1999 The Barak Proposals

In 1999 Ehud Barak of the Labour Party defeated Netanyahu in the election for Prime Minister, on a radical peace platform. He announced the following program:

  • negotiations with Syria for return of the Golan Heights in exchange for a peace treaty;
  • unilateral withdrawal from Lebanon;
  • negotiation of a “final status” agreement with the Palestinian authority.

The Syrian Negotiation
In December 1999 Barak, US President Clinton and Syrian Foreign Minister al-Shara met for a ceremony on the White House lawn, and in January they engaged in intensive talks in Shepherdstown. The talks failed when Syria sought to return to the 1949 border on the shore of the Sea of Galilee while Israel agreed only to the 1948 border of the Mandate, some distance back. Also Syria was not prepared to discuss the extent of the peace until the border was agreed.

Withdrawal from Lebanon
In May 2000 Israel unilaterally withdrew from the whole of Lebanon. The withdrawal was at first denounced by Syria as an aggressive act. As foreseen it was hailed by many Palestinians as a victory for the Hezbollah.

Final Status Negotiations with the Palestinians
In July 2000 Barak and Arafat and their aides met at the US Presidential retreat at Camp David in a meeting known as “Camp David II” in the hope of reaching a “final status agreement”. The offers made at the meeting were intentionally not minuted. However it is generally agreed that President Clinton made a proposal which included the transfer to a Palestinian state of more than 90% of the area of the Territories plus additional land from within Israel, as well as the Arab neighbourhoods in East Jerusalem. An arrangement was also proposed for shared jurisdiction over the Muslim holy places on the natural platform in the Old City of Jerusalem, known to Muslims as the “Noble Sanctuary” and to Jews as the “Temple Mount”.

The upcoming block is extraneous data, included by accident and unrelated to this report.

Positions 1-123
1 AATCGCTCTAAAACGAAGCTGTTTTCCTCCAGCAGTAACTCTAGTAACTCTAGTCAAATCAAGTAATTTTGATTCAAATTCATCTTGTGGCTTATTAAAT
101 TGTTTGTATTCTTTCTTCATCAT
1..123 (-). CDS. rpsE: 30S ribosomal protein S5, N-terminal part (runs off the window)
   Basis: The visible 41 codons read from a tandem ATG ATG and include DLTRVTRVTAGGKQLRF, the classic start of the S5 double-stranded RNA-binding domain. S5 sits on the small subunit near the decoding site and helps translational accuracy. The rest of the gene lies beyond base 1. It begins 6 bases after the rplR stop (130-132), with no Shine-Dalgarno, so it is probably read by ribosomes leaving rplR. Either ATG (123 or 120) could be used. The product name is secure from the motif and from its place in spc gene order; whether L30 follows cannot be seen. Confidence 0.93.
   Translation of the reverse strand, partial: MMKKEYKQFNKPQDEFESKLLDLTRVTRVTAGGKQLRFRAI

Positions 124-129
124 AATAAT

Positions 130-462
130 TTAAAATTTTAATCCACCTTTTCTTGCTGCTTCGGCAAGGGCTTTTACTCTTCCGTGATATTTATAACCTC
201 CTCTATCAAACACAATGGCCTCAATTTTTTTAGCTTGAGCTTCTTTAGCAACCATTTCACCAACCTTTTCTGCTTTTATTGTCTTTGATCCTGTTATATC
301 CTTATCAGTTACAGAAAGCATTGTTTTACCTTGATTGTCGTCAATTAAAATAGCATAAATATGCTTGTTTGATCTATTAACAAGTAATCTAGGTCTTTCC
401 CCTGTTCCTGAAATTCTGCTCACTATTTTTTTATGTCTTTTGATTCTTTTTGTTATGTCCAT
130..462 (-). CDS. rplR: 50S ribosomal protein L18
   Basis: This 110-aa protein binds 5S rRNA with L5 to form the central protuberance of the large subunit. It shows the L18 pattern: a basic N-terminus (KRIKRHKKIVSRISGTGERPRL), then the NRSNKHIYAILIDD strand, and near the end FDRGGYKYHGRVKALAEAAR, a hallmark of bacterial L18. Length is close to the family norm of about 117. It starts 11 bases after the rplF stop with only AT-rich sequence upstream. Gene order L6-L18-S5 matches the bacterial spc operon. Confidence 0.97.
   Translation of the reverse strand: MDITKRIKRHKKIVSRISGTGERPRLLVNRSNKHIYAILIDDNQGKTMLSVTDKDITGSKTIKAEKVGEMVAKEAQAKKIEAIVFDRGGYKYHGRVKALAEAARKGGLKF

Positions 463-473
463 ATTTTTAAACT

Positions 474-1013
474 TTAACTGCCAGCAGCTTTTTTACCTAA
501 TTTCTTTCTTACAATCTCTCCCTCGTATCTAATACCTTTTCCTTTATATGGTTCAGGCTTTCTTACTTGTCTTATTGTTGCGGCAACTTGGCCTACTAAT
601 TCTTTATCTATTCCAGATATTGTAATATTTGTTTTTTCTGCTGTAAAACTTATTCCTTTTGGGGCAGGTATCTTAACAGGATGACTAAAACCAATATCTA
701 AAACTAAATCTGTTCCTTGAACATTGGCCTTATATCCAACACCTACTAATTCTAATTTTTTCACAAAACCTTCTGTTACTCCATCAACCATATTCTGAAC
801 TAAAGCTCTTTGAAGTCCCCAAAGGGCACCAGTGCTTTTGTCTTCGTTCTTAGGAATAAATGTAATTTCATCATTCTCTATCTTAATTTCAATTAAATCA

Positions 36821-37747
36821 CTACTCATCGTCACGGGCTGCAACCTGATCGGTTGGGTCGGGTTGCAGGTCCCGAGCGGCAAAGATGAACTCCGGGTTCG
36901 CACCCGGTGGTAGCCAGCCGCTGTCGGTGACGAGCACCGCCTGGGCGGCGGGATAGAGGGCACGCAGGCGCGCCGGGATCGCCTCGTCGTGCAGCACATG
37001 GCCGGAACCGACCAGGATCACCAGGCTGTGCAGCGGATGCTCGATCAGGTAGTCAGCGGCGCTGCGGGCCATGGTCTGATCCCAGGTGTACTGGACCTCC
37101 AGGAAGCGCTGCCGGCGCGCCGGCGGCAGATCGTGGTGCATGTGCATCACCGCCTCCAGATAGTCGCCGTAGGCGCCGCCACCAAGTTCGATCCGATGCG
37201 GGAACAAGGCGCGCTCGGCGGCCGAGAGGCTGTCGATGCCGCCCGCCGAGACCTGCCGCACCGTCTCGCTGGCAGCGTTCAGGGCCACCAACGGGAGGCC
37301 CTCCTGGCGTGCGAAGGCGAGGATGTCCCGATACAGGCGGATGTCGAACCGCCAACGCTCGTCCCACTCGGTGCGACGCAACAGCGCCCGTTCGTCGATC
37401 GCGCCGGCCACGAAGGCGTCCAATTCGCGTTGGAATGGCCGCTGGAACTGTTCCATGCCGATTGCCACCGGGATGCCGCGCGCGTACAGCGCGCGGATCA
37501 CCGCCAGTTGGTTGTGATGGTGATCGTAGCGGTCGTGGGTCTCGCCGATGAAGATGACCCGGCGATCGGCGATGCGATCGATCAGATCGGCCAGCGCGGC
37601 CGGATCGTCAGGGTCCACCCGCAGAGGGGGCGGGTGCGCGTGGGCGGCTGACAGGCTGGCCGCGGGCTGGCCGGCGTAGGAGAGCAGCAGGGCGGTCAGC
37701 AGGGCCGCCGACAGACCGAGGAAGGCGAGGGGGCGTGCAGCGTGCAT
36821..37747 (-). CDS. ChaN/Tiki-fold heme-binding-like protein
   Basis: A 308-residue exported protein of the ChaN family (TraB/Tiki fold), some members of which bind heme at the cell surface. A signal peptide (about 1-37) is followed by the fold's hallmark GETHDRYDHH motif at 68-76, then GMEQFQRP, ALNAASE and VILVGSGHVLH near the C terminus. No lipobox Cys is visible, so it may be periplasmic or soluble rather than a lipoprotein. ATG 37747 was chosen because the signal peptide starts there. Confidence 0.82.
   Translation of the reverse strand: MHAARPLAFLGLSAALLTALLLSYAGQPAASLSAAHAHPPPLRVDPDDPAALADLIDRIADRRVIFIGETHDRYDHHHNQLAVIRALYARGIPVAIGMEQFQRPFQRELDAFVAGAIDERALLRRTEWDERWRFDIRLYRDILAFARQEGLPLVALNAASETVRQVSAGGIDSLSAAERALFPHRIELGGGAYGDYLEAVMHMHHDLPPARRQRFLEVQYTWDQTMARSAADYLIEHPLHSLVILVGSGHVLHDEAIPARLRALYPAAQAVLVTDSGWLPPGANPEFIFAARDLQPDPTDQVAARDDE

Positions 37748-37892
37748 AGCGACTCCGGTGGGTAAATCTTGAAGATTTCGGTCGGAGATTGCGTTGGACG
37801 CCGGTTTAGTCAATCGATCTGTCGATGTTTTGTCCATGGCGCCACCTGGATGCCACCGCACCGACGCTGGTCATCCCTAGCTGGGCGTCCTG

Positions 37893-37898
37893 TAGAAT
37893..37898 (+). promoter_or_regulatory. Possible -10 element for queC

The proposals at Camp David II were accepted in principle by Israel, but rejected by the Palestinians. The Palestinian negotiators sought full Palestinian sovereignty over the Temple Mount, and also Israeli recognition of a right for all Palestinian refugees and their descendants, numbering some four million, to “return” to Israel itself, rather than to the proposed state of Palestine.

After the failure of Camp David II Arafat returned to cheering crowds, and praise for standing up to Barak and Clinton. Barak faced opposition in the Knesset for offering to trade an equivalent of 100% of the Territories without Cabinet authorisation.

In September 2000 Ariel Sharon, as leader of the Likud opposition, asserted the Jewish right of access to the Temple Mount (never actually denied) by making a public visit. The response was an outbreak of violent rioting, which came to be known as the El Aqsa Intifada, named after the El Aqsa mosque which stands on the Temple Mount.